Analysis of Droplet Group Evaporation
"Group combustion" is an important phenomenon in liquid fuel combustion, in which fuel droplets burn in groups. However, the phenomenon has not been fully understood. In this analysis, we performed the first analysis of group droplet evaporation using the direct numerical simulation which resolves all-region including droplets inside with a computational grid. From this analysis, we can obtain important information such as the change in evaporation rate when droplets form a group, which leads to understanding the group combustion.
Simulation technology to realize front-loading of combustor design process
We try to model complex flow phenomena in a jet engine combustor using detailed numerical simulations. Our current targets are fuel primary atomization and separated turbulent boundary layer.
Limit of gas emissions is being more restrictive, and therefore it is necessary to improve the simulation accuracy. Spatial and size distributions of fuel particle are crucial for the gas emission, and therefore the accurate model is needed for the simulation. However, measurement of fuel primary atomization is difficult, and currently, there is no reliable model. It is one of the bottlenecks of combustor simulations.
We try to model the fuel atomization by a detailed numerical simulation which capture both large liquid core and small particle structures. Although the simulation is challenging because its computational cost is very large due to scale gap of these structures, it has been successfully conducted on about 1 billion computational cells using 2048 CPU cores of JSS2.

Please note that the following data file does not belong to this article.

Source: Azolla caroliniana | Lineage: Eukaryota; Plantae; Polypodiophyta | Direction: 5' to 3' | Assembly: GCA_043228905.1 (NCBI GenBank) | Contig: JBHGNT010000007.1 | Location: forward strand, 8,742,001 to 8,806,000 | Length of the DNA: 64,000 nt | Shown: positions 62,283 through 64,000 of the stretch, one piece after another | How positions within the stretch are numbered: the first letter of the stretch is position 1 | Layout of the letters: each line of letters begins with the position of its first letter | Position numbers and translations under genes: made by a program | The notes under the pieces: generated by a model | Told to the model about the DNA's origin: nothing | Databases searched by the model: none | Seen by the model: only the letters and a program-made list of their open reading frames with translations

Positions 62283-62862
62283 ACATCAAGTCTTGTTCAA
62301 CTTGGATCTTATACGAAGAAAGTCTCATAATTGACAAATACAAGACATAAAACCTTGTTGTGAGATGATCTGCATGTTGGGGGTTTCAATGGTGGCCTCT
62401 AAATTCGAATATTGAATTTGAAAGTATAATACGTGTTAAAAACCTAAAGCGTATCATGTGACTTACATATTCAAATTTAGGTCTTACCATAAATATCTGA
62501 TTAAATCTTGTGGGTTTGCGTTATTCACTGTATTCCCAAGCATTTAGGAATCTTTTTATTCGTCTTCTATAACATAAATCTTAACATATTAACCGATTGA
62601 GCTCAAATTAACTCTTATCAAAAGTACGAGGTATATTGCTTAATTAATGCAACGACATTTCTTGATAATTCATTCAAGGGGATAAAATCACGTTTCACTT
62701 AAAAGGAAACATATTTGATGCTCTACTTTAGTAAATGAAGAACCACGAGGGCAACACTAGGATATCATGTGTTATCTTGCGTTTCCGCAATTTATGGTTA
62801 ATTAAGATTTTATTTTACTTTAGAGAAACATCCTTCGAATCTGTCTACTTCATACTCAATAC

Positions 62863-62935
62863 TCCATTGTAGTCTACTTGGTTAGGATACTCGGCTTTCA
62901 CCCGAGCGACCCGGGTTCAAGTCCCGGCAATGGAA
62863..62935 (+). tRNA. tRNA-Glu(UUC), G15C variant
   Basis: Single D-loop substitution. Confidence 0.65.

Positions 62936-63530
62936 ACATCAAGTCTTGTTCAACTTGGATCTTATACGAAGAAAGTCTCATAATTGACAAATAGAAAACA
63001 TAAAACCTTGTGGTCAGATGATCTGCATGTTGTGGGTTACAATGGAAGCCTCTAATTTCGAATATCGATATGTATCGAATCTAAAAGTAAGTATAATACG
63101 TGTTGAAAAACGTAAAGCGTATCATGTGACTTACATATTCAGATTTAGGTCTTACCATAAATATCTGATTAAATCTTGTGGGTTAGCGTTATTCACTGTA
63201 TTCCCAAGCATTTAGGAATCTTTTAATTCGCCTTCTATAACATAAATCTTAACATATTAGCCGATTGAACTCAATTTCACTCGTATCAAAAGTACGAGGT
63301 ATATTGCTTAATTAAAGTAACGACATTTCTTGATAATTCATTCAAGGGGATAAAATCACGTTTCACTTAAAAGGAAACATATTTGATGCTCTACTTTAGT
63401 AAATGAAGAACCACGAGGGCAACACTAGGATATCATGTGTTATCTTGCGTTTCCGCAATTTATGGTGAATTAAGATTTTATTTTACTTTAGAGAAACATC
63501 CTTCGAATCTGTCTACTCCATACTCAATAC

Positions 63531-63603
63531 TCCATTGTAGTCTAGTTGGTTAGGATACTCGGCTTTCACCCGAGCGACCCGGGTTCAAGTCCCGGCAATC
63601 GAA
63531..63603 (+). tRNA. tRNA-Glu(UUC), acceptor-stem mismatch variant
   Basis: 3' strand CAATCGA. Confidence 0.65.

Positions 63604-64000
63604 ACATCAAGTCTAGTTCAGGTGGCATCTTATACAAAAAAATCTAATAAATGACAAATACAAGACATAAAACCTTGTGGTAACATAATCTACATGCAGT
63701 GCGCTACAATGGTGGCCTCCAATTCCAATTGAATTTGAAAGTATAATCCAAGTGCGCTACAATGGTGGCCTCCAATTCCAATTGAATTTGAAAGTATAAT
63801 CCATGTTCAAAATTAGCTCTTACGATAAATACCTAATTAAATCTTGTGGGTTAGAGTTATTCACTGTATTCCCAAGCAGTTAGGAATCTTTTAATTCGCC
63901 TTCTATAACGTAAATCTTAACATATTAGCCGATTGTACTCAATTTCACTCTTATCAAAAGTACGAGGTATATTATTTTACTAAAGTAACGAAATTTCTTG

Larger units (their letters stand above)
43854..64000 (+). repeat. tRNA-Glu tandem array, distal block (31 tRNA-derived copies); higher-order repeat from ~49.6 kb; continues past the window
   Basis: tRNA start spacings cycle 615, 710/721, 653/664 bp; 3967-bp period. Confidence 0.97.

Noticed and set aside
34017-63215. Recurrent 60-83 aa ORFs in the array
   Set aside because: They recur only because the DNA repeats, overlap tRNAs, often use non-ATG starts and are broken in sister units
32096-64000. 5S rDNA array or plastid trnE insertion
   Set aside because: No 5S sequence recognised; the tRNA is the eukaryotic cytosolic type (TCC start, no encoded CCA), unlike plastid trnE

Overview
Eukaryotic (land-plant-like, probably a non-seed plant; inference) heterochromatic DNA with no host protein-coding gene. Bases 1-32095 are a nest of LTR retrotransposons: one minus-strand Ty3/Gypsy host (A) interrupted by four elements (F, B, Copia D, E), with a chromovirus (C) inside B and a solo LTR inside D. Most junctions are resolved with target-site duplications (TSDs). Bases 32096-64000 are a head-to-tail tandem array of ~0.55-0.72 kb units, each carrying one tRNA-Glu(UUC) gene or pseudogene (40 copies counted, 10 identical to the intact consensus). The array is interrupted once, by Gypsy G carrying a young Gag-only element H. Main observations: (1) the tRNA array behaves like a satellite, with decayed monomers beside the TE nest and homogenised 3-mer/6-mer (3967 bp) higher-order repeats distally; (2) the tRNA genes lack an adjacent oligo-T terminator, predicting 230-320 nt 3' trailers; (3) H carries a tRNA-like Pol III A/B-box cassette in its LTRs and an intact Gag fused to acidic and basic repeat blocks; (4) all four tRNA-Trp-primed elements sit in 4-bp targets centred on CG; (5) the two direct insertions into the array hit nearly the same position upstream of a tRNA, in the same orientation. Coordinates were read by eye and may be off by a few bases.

Direct Numerical Simulation of a Turbulent Boundary Layer
with Separation and Reattachment over a wide range of Reynolds numbers
Separation and reattachment of a turbulent boundary layer are crucial issues in aeronautical and engineering applications since they are associated with upper bound of efficiency for the devices. Understanding of the underlying physics and its accurate prediction however may not be still sufficient especially for pressure-induced separated flows. In the present work, we have performed a series of direct numerical simulations (DNSs) for a pressure-induced turbulent separation bubble on a flat plate. A schematic shown here is the current flow configuration. In the present system, suction and blowing are imposed at the upper boundary for producing a separation bubble so that separation and reattached lines (or points) are not fixed in either space or time. The inlet data prescribed are those of a zero-pressure-gradient turbulent boundary layer. The below visualization has been made for the DNS at Reθ=1500 (Reθ denotes the Reynolds number based on the inlet momentum thickness), which is the largest simulation ever performed in this configuration. Number of grid points used are 13 billion to resolve the essential vortical motions.